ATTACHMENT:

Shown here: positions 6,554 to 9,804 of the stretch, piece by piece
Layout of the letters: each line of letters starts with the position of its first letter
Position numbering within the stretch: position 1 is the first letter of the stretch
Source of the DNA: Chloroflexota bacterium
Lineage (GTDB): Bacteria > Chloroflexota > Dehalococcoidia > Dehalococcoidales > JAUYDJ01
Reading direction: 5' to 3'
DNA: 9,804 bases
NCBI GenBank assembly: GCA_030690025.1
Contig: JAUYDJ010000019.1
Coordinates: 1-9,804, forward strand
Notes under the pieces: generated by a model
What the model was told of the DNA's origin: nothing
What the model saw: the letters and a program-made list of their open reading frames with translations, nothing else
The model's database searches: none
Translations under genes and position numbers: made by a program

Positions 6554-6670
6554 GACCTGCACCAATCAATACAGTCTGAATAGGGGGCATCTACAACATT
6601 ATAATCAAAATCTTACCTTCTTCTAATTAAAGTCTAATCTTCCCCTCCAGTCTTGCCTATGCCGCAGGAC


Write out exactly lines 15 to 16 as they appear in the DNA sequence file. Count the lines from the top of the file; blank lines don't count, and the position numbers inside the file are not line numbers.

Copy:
Translations under genes and position numbers: made by a program

Positions 6554-6670